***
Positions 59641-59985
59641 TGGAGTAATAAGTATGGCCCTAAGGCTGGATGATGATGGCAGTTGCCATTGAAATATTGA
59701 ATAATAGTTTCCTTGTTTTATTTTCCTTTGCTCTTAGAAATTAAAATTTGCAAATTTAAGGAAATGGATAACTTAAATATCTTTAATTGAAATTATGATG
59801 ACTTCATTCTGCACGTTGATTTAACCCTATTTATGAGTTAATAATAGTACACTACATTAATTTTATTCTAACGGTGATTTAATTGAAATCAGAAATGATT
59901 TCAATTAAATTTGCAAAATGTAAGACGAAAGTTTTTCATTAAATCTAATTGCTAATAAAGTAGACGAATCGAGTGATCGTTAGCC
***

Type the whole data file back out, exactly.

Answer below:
Positions 59641-59985
59641 TGGAGTAATAAGTATGGCCCTAAGGCTGGATGATGATGGCAGTTGCCATTGAAATATTGA
59701 ATAATAGTTTCCTTGTTTTATTTTCCTTTGCTCTTAGAAATTAAAATTTGCAAATTTAAGGAAATGGATAACTTAAATATCTTTAATTGAAATTATGATG
59801 ACTTCATTCTGCACGTTGATTTAACCCTATTTATGAGTTAATAATAGTACACTACATTAATTTTATTCTAACGGTGATTTAATTGAAATCAGAAATGATT
59901 TCAATTAAATTTGCAAAATGTAAGACGAAAGTTTTTCATTAAATCTAATTGCTAATAAAGTAGACGAATCGAGTGATCGTTAGCC